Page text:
Performance-based vs socially supportive culture: a cross-national study of descriptive norms and entrepreneurship

Ute Stephan, Lorraine M. Uhlaner

Research output: Contribution to journalArticlepeer-review


This paper is a cross-national study testing a framework relating cultural descriptive norms to entrepreneurship in a sample of 40 nations. Based on data from the Global Leadership and Organizational Behavior Effectiveness project, we identify two higher-order dimensions of culture – socially supportive culture (SSC) and performance-based culture (PBC) – and relate them to entrepreneurship rates and associated supply-side and demand-side variables available from the Global Entrepreneurship Monitor. Findings provide strong support for a social capital/SSC and supply-side variable explanation of entrepreneurship rate. PBC predicts demand-side variables, such as opportunity existence and the quality of formal institutions to support entrepreneurship.
Original languageEnglish
Pages (from-to)1347-1364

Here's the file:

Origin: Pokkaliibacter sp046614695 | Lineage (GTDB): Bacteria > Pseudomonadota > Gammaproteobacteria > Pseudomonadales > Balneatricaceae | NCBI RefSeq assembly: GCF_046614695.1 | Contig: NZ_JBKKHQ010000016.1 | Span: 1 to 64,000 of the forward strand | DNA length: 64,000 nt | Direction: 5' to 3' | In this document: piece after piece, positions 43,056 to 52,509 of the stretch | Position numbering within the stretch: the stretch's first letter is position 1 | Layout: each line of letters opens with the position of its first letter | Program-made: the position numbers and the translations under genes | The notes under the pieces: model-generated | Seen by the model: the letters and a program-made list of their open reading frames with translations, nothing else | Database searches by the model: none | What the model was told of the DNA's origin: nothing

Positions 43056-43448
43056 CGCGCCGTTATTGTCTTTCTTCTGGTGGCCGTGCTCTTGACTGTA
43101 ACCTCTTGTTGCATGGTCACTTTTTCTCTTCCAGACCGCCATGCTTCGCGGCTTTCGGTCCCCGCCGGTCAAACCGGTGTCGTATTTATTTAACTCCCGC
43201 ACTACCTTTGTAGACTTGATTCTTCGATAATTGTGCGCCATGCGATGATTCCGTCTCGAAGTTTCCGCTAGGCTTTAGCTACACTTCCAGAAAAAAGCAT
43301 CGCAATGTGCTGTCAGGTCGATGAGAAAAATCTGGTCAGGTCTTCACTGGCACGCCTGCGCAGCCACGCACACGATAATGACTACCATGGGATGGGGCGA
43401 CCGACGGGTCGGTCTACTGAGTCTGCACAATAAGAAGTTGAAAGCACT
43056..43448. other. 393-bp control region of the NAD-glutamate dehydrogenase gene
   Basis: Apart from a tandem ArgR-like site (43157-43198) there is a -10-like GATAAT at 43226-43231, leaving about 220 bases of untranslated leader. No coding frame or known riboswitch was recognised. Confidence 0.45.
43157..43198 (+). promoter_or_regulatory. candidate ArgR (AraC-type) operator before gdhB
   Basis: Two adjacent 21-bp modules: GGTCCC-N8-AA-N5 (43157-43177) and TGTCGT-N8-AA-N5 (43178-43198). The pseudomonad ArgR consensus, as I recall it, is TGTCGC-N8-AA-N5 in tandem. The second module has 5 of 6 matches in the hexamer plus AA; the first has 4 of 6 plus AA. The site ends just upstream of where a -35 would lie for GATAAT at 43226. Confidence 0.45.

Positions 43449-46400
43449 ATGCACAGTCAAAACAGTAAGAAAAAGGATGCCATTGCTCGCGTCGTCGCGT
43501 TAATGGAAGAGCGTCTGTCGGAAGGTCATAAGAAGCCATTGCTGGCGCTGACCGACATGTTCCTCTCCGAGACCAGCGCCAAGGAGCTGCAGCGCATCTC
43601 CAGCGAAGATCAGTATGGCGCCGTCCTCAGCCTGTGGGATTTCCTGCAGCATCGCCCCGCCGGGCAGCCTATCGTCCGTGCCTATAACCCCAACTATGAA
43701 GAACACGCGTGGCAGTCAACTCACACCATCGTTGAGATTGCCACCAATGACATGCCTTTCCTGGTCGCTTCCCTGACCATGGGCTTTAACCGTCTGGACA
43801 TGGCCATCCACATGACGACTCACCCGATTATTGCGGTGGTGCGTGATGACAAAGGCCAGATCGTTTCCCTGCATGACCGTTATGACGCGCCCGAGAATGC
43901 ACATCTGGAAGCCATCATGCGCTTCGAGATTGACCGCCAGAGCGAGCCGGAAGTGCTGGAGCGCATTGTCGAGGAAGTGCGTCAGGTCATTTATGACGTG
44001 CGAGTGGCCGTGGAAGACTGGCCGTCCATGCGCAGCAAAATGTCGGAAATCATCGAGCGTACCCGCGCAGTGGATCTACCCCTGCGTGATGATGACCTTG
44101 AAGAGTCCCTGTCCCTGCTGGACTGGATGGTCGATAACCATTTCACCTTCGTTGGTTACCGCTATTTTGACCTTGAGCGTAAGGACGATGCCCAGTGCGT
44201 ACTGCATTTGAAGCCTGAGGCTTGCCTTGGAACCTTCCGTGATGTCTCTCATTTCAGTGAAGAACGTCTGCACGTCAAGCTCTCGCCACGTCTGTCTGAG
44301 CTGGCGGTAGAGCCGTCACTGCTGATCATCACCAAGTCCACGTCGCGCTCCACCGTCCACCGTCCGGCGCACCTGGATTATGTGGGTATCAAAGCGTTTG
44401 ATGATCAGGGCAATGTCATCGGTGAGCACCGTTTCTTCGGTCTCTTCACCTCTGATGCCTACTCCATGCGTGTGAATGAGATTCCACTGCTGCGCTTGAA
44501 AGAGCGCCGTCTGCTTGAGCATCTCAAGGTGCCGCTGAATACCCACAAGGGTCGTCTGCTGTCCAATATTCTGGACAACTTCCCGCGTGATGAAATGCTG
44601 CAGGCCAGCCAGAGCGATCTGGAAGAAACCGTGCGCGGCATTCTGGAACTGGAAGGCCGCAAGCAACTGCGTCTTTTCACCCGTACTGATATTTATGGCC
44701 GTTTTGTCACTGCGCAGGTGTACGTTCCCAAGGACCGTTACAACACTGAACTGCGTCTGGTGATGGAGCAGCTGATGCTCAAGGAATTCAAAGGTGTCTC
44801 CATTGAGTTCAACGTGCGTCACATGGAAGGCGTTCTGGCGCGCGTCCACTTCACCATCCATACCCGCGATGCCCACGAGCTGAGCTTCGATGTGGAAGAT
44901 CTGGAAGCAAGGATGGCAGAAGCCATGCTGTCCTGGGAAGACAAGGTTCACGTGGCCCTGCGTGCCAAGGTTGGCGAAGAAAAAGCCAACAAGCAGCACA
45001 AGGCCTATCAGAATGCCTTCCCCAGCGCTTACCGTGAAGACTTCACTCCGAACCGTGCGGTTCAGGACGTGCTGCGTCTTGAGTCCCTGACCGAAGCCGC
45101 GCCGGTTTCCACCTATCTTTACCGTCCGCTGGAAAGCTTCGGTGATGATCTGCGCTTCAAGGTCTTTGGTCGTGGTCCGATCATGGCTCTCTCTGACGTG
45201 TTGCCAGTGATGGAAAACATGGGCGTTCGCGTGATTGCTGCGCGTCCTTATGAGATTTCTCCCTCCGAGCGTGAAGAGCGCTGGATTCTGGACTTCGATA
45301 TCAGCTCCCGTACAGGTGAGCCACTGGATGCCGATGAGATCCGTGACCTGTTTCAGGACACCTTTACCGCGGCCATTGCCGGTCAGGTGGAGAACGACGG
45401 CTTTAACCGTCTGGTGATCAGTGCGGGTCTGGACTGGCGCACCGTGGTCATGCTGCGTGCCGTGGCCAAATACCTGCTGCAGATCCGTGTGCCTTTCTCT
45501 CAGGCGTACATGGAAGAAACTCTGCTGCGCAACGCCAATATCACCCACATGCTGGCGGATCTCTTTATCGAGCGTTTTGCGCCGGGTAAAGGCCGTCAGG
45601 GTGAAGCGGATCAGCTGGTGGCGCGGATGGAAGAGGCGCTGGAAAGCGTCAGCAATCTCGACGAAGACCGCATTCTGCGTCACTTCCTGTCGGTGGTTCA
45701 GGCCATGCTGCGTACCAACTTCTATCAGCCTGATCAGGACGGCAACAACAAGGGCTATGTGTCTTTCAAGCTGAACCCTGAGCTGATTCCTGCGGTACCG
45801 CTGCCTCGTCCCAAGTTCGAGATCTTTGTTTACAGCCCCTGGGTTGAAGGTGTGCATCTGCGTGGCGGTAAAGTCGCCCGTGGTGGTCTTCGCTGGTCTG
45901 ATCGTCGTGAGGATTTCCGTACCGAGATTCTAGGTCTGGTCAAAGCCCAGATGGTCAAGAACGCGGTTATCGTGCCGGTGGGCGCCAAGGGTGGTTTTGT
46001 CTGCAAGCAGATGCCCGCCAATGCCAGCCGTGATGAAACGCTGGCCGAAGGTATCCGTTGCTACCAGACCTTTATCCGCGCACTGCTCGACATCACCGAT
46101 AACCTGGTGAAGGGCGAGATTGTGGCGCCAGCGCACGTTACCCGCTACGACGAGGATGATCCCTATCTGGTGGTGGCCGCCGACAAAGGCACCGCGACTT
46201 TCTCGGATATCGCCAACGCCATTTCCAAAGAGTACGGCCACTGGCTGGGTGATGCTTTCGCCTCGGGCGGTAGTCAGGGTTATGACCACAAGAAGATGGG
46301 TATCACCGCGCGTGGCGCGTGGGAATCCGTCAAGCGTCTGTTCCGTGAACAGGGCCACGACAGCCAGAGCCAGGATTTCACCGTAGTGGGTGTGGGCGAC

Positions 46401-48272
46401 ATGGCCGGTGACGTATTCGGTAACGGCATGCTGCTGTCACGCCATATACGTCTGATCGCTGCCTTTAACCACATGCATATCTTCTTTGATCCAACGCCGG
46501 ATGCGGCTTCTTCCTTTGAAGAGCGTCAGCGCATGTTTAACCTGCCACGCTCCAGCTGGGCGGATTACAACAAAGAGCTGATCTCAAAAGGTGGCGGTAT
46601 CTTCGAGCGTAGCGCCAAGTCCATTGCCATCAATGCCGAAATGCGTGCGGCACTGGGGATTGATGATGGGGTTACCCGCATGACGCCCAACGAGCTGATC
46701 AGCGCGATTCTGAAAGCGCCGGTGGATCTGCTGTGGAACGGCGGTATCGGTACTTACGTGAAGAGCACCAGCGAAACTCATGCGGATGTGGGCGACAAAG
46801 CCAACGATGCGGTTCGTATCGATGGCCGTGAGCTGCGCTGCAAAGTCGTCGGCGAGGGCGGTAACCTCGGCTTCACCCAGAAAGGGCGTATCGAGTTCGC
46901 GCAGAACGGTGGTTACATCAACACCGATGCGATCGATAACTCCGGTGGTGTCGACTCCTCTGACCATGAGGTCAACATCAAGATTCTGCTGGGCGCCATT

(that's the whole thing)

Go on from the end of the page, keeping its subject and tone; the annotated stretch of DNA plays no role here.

Number of pages18
JournalJournal of International Business Studies
Issue number8
Publication statusPublished - 2010

Bibliographical note

This is a post-peer-review, pre-copyedit version of an article published in Journal of international business studies. The definitive publisher-authenticated version Stephan, U., & Uhlaner, L. M. (2010). Performance-based vs socially supportive culture: A cross-national study of descriptive norms and entrepreneurship. Journal of international business studies, 41(8), 1347-1364 is available online at:


  • comparative entrepreneurship
  • national culture
  • descriptive norms
  • institutional theory
  • social capital


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